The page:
whom have joined breakaway groups or sought the leadership of a
      bishop from outside the country. Ten of the church's 110 dioceses
      have formed a dissenting group, the Anglican Communion Network. An
      organization called the American Anglican Council (AAC), based in
      Atlanta, acts as a sounding board and source of advice for
      congregations wanting to break away from the national church.

      The committee added wording to the resolution that asked the
      convention to "urge continued maintenance of historic diocesan
      boundaries, the authority of the diocesan bishop and respect for the
      historical relationships of the separate and autonomous provinces of
      the Anglican Communion."

      Many Episcopalians have expressed resentment at pressure by other
      Anglican churches since each church in the worldwide communion is
      self-governing and not subject to a central authority such as the
      Roman Catholic pope.

      Bishop Robert O'Neill of Colorado noted that the committee needed to
      get the resolutions "into the system" because they could undergo
      further revisions in either of the convention's two legislative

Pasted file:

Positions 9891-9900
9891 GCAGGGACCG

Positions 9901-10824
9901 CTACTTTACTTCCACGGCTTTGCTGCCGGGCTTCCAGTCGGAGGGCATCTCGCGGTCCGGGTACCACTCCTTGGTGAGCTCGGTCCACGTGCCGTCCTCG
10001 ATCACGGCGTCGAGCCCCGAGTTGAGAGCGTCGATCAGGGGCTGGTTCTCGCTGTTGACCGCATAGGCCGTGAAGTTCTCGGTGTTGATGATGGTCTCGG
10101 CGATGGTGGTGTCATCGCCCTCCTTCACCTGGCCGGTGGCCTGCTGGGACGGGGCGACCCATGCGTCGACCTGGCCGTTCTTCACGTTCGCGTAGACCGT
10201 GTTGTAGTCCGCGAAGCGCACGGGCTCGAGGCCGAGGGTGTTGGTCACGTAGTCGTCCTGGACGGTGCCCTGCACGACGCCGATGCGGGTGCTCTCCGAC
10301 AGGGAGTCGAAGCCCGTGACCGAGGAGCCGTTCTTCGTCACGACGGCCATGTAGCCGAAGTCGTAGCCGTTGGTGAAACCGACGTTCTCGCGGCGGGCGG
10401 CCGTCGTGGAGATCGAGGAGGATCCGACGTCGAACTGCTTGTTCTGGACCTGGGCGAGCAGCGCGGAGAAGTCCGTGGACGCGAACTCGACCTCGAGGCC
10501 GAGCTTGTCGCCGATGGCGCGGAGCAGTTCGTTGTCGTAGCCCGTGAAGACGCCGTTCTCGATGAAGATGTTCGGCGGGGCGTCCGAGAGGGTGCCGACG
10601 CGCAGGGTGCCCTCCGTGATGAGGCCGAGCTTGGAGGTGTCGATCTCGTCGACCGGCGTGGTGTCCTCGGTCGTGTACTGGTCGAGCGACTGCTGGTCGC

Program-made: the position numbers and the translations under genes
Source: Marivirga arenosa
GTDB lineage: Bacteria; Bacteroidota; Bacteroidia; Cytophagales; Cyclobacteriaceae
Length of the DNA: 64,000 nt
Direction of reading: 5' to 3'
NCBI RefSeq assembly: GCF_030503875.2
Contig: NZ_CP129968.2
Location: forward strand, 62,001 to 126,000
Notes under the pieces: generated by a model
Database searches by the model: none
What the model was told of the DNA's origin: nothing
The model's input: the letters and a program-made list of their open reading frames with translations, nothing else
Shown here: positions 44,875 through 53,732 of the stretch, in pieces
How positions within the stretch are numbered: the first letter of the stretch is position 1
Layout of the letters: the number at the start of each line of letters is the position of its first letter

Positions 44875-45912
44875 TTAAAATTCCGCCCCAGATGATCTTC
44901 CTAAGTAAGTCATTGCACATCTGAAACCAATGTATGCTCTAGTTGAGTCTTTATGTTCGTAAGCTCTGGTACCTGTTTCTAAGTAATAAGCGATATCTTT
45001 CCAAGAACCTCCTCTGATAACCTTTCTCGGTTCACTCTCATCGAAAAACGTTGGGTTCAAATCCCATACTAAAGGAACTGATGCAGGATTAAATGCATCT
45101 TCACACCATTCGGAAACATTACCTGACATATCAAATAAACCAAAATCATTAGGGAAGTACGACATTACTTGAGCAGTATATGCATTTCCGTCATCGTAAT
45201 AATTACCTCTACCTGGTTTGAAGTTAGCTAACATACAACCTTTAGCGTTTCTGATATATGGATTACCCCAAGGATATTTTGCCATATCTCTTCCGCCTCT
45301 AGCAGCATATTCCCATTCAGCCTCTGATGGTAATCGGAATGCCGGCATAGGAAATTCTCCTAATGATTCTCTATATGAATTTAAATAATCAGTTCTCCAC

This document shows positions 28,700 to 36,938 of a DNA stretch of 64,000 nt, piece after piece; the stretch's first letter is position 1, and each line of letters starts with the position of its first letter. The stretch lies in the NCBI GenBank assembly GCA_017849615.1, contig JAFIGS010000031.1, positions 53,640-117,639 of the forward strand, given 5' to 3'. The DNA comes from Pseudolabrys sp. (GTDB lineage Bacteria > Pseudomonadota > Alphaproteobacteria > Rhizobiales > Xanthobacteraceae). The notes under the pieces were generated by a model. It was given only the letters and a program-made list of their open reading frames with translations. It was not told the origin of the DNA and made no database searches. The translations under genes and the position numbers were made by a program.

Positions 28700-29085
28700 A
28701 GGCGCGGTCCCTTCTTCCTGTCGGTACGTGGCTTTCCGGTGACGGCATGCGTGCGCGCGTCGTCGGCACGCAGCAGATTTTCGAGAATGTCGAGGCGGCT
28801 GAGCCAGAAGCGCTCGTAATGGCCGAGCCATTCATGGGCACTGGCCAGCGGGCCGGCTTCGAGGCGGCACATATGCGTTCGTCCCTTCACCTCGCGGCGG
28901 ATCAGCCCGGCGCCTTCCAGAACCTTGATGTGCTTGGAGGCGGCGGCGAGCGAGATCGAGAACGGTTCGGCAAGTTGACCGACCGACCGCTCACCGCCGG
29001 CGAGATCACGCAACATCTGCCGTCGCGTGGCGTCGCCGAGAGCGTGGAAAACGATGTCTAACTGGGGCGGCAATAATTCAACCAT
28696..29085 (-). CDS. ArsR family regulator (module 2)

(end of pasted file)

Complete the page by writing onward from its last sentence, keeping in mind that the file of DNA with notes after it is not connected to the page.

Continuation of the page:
bodies, the house of bishops and the house of deputies (laity and

      Both were approved and the panel scheduled an early-morning meeting
      for June 18 to deal with resolutions that would address the fallout
      from the consecration of the openly-gay Bishop Gene Robinson and from
      a 2003 decision recognizing that gay blessing ceremonies occur in
      some dioceses.

      In a brief interview outside the committee room, Rev. Susan Russell,
      president of Integrity, a support group for gay Anglicans, said the
      lengthy deliberations show that "these are people of deep faith and
      commitment to the Anglican Communion, with wide differences. They are
      giving their best effort."

      Conservatives, however, say they do not believe the committee, or the
      convention, will give them what they want � a ban on any further
      election of gay candidates to the episcopate, an strong expression of
      repentance for the 2003 actions and a ban on same-sex blessing
      ceremonies. Those moves are called for in an international Anglican
      statement called the Windsor Report.

      "If their resolutions are worded in Windsor words and convey the
      content Windsor is looking for, it would be unacceptable to the house
      of deputies and the house of bishops," said Canon David Anderson,
      president of AAC. "If they pass what is acceptable to them, it will
      not be acceptable to the primates (national archbishops)."

      As to whether the unresolved nature of several of the issues will
      affect the election of the presiding bishop, Rev. Sandye Wilson said
      she thought "people put too much stock in how it's going to affect
      the outcome of the election." Conservatives have already said that
      none of the seven candidates are acceptable to them.